Some PR supporters might be confident of winning that argument, particularly if electoral geography erodes the long-term anti-Coalition case for first-past-the-post, so that the "one off" interpretation of 2010 proves wishful thinking.
Alternatively, those seeking to chime with and balance public attitudes on both of these fronts will examine the case for a more pluralist majoritarian system - that was the central thought behind Roy Jenkins' advocacy of AV+ and is also a motivation for AV itself, and particularly when combined with the check of a PR-elected upper house.
So there is a first-choice case for AV over the other alternatives as the best electoral system for the House of Commons. The evidence was marshalled especially well by Peter Kellner in his submission to the Jenkins Commission. PDF file. (This offers a particularly good in-depth analysis of how much to worry about AV's increased disproportionality if popular winners beat especially unpopular losers in elections like 1997, suggesting too that it is important to consider AV's advantage in avoiding FPTP's greater tendency to pick the wrong winning party altogether in close elections, because it is simply the geographical patterns of votes rather than voter preferences which are the tie-breaker).
And there is a good case for it as a compromise too. The Professor must surely know that the whole purpose of politics is to compromise where collective decisions are necessary. Back in 2007, I set out in a Fabian Review essay why AV could unlock a stalemate over voting reform, precisely because it preserves the valued features of first-past-the-post and adapts to a more pluralist system.
This explains why both Peter Hain and Jack Straw can prefer AV to both FPTP and PR - and would indeed reject a shift to PR - while John Denham as a long-standing PR advocate has also argued for the value of AV as an alternative for several years. Denham argued for AV combined with a PR-second chamber at the same time as I did. (By coincidence: we had simply followed the same train of thought, that the Jenkins compromise of pluralist and checked majoritarianism could be achieved across two chambers, as well as through a hybrid electoral system for the Commons). There was much discussion of whether electoral reformers would seek to unite around AV as Stuart Weir's article captures.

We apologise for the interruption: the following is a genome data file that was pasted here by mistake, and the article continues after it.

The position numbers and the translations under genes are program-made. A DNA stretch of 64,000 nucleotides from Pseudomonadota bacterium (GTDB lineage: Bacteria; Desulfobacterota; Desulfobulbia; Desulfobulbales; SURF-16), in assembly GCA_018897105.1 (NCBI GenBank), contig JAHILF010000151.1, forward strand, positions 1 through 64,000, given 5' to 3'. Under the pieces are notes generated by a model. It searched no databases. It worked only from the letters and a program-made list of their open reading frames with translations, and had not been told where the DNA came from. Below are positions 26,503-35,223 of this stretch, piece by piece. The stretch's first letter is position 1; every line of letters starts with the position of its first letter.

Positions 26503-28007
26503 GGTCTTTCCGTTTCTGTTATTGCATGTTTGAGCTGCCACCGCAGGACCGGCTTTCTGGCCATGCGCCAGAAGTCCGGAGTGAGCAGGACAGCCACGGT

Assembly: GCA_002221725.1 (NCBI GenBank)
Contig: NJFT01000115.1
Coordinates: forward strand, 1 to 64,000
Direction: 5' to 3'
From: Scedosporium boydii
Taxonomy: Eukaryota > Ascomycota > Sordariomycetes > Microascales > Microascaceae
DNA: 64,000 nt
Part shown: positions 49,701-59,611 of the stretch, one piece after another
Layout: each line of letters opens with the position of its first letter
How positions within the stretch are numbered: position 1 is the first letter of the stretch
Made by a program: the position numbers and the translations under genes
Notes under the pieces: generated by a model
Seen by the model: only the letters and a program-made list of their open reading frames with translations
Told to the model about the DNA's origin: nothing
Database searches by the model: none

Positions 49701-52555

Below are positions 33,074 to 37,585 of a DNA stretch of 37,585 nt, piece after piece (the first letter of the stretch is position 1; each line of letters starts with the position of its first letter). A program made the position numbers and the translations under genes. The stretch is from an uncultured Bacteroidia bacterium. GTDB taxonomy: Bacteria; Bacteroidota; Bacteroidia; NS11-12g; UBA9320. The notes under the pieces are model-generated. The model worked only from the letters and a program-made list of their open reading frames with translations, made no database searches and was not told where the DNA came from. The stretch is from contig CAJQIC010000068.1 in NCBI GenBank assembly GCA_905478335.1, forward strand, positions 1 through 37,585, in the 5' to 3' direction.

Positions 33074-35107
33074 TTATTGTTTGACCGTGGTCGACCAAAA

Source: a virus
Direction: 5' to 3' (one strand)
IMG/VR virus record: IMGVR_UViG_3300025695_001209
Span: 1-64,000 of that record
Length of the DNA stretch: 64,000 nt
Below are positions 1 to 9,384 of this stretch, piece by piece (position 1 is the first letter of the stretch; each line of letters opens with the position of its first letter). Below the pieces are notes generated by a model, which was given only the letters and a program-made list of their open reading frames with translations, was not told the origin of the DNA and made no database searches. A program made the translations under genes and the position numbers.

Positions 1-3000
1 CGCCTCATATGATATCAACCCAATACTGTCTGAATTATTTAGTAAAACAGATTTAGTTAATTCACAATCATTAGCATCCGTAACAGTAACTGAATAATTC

There is especially little sense in advocates of a full PR politics denigrating a politics of compromise, which is made more explicit and transparent under PR than in the compromises and broad submerged coalitions of first-past-the-post politics. I find that Nick Clegg is often less of a pluralist than he thinks - because he so often has a tonality, whether over the deficit before or after the election, student fees before or after the election, or electoral reform, where the only reasonable thing to do about a major policy agreement is to agree with Nick Clegg, even when he changes his mind from one side to the other.
AV is not going to suit purist PR opinion. The case for AV is its greater pluralism, not proportionality. But there is only a small sliver of 'no to AV, yes to PR' opinion, such as Austin Mitchell MP, who has blogged this perspective here on Next Left. It is much outweighed by long-standing PR-sceptics like Matthew Elliott, William Hague, Margaret Beckett and John Prescott, who are all really much more hostile to PR than to AV. So this is part of a disingenuous strategy "being nice about PR" by those who hate PR but are now pretending to be neutral or positive about it. This allows them to argue that AV "fails the proportionality test" while attacking AV on grounds ('more likely to create hung Parliaments') which are true only if it is more proportional than FPTP.
Meanwhile, we will await the Professor's final choice as to whether this is a referendum worth participating in - and on which side of it he will cast his vote.